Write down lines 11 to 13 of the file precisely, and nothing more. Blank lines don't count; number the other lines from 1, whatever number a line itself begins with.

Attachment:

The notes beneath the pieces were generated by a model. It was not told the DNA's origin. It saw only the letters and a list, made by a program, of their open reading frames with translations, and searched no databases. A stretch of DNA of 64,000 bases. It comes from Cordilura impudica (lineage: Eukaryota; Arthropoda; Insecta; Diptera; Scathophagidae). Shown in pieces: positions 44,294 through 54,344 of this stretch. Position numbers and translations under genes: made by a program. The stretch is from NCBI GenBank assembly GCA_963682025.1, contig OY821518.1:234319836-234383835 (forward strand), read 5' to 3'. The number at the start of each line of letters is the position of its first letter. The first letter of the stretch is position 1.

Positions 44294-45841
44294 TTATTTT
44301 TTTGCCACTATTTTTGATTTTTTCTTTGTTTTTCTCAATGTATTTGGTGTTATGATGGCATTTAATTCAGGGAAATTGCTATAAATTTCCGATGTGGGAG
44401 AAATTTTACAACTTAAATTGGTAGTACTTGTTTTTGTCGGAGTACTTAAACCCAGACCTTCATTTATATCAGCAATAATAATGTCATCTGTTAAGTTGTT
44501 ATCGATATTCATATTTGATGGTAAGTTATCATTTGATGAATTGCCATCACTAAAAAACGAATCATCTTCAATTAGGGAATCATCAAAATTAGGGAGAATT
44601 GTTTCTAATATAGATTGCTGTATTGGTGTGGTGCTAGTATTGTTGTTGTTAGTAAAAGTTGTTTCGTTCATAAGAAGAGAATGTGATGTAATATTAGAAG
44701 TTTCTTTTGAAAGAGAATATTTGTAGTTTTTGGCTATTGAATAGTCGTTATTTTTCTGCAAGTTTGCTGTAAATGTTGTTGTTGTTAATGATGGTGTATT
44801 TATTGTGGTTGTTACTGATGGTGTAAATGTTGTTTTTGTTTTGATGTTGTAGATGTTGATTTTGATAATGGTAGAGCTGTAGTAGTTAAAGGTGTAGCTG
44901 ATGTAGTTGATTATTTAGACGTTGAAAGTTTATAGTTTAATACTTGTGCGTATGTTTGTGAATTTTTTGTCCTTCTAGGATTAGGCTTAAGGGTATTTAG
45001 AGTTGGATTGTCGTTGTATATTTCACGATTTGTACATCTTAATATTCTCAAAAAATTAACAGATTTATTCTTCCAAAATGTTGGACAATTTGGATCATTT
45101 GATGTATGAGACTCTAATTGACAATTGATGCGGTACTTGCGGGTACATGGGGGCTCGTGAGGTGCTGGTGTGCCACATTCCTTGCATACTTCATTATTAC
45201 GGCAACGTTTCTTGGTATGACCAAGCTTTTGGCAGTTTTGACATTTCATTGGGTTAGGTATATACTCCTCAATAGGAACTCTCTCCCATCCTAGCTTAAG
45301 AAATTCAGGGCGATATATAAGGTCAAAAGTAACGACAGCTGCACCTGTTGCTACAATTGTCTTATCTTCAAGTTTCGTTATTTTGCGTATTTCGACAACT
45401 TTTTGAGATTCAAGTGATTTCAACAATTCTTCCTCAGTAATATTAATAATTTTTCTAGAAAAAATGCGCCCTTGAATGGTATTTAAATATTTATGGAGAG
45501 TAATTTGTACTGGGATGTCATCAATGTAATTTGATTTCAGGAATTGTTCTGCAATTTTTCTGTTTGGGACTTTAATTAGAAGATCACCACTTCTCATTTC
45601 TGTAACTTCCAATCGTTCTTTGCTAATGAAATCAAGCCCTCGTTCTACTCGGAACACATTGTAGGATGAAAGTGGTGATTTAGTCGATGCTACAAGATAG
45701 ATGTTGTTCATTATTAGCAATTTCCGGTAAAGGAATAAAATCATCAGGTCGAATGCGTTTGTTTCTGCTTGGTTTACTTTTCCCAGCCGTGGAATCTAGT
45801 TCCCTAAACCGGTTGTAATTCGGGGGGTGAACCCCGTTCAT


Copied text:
45001 AGTTGGATTGTCGTTGTATATTTCACGATTTGTACATCTTAATATTCTCAAAAAATTAACAGATTTATTCTTCCAAAATGTTGGACAATTTGGATCATTT
45101 GATGTATGAGACTCTAATTGACAATTGATGCGGTACTTGCGGGTACATGGGGGCTCGTGAGGTGCTGGTGTGCCACATTCCTTGCATACTTCATTATTAC
45201 GGCAACGTTTCTTGGTATGACCAAGCTTTTGGCAGTTTTGACATTTCATTGGGTTAGGTATATACTCCTCAATAGGAACTCTCTCCCATCCTAGCTTAAG